Big Books in Times of Big Data

Inge Van de Ven

Big Books in Times of Big Data

Inge Van de Ven

Distributed for Leiden University Press

300 pages | 12 halftones | 6 1/4 x 9 1/4
Paper $42.50 ISBN: 9789087283377 Published February 2020 For sale only in the United States, its dependencies, the Philippines, and Canada
This book explores the aesthetics, medial affordances, and cultural economics of monumental literary works of the digital age and offers a comparative and cross-cultural perspective on a wide range of contemporary writers. Using an international archive of hefty tomes by authors such as Mark Z. Danielewski, Roberto Bolaño, Elena Ferrante, Karl Ove Knausgård, George R.R. Martin, Jonathan Franzen, and William T. Vollmann, van de Ven investigates multiple strands of bigness that speak to the tenuous position of print literature in the present but also to the robust stature of literary discourse within our age of proliferating digital media. Her study makes a case for the cultural agency of the big book—as a material object and a discursive phenomenon, entangled in complex ways with questions of canonicity, materiality, gender, and power. Van de Ven takes us into a contested terrain beyond the 1,000-page mark, where issues of scale and reader comprehension clash with authorial aggrandizement and the pleasures of binge reading and serial consumption.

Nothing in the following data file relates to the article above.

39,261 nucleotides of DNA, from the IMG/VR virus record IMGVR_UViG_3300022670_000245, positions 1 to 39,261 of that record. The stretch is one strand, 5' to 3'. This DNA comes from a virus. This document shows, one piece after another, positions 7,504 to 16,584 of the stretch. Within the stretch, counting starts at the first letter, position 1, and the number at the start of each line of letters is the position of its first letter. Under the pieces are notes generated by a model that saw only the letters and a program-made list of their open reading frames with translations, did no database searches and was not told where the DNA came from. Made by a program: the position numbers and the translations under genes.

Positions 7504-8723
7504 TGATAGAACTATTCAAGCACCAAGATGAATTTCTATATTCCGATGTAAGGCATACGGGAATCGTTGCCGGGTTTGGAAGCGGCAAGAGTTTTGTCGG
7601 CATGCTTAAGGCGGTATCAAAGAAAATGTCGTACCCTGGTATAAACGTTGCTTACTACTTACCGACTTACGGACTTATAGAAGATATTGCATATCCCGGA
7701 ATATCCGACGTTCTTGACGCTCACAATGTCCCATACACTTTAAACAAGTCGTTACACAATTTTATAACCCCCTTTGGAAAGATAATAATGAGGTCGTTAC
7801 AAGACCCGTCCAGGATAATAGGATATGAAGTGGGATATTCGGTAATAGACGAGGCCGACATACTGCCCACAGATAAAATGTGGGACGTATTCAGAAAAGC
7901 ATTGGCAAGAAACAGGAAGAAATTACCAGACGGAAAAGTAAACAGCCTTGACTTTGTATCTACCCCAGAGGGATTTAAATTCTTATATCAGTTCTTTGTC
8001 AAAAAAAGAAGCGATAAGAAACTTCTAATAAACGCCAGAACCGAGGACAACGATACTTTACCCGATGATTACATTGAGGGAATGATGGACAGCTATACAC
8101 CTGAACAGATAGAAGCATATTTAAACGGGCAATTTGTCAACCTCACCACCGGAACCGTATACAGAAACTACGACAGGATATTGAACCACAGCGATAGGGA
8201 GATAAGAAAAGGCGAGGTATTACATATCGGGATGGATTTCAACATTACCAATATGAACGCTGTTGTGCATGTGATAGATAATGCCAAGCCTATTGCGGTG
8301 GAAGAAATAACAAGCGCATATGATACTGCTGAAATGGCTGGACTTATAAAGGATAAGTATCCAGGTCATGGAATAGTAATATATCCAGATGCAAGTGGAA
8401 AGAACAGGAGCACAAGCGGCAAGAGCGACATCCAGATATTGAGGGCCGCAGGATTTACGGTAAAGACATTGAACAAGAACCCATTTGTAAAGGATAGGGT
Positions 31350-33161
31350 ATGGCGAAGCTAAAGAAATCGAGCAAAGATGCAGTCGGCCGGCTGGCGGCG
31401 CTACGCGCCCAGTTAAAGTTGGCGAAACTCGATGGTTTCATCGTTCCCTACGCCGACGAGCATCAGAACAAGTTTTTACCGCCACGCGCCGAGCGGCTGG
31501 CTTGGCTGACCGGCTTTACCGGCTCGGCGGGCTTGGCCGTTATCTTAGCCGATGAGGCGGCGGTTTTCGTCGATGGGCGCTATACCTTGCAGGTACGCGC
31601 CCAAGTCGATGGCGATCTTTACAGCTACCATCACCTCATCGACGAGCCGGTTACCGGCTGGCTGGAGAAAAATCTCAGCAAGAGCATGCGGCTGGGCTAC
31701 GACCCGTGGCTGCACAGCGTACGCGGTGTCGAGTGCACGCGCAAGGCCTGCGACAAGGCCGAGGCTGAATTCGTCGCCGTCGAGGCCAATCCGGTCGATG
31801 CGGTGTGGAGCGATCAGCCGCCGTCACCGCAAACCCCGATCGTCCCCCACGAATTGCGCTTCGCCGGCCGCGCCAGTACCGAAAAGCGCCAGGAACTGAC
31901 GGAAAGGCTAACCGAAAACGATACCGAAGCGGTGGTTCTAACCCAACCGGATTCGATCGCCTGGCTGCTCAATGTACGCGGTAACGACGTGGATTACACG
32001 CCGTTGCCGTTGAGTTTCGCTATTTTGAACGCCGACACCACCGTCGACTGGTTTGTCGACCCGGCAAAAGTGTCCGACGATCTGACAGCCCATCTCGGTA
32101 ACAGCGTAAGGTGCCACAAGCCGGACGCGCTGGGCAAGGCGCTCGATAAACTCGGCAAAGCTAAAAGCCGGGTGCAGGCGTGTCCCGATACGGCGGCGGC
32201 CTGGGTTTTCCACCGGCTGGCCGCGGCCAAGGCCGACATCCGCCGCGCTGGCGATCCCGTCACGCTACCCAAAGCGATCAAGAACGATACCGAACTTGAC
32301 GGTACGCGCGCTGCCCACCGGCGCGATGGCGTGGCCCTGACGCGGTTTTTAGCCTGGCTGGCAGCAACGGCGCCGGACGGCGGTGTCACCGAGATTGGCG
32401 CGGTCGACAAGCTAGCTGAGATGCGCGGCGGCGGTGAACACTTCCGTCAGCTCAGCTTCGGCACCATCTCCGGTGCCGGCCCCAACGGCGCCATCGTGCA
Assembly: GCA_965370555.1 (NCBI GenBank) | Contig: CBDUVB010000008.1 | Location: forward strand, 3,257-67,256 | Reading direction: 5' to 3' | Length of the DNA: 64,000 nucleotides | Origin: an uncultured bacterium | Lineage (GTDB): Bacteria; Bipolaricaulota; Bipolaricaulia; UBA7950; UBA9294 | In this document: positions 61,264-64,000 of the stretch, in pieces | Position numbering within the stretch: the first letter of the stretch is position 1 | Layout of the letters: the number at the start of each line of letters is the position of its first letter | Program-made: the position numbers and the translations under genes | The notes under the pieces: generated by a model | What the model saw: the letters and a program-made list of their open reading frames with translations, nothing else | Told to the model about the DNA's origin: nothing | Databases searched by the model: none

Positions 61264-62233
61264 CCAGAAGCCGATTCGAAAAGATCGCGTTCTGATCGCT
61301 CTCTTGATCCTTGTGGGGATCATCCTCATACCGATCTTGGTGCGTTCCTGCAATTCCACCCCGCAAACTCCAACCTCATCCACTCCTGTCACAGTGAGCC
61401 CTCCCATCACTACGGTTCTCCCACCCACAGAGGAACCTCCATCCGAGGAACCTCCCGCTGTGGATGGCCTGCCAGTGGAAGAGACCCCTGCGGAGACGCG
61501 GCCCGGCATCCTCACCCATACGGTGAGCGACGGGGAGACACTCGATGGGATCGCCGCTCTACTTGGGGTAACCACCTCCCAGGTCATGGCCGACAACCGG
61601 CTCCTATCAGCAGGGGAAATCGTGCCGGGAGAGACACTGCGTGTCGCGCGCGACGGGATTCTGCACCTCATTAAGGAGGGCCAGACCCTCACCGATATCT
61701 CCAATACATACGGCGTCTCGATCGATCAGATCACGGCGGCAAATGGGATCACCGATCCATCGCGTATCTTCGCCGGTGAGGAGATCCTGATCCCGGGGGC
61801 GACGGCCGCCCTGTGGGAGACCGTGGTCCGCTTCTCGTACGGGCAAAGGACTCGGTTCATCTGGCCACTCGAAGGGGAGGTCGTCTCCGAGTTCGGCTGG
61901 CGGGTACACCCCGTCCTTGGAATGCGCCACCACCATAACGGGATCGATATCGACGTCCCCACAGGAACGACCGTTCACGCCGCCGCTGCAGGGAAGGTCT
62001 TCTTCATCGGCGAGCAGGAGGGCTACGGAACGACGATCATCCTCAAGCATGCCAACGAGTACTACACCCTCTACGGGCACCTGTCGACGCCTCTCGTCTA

Review Quotes
Alexander Starre, Freie Universit├Ąt Berlin
“Inge van de Ven’s superb book explores the aesthetics, the medial affordances, and the cultural economics of monumental literary works in the present. . . . Balancing careful close readings of such door-stop books as Danielewski’s The Familiar and Bolaño’s 2666 with wide-ranging discussions of big data epistemologies, media change, and evolving forms of literacy, Big Books in Times of Big Data is a perfect blend of comparative media studies and literary analysis.”
Henriette Steiner, University of Copenhagen
“The study is very well written and seamlessly integrates readings of complex large-scale literary works with new theory across literary studies, feminism, digital and media studies.” 
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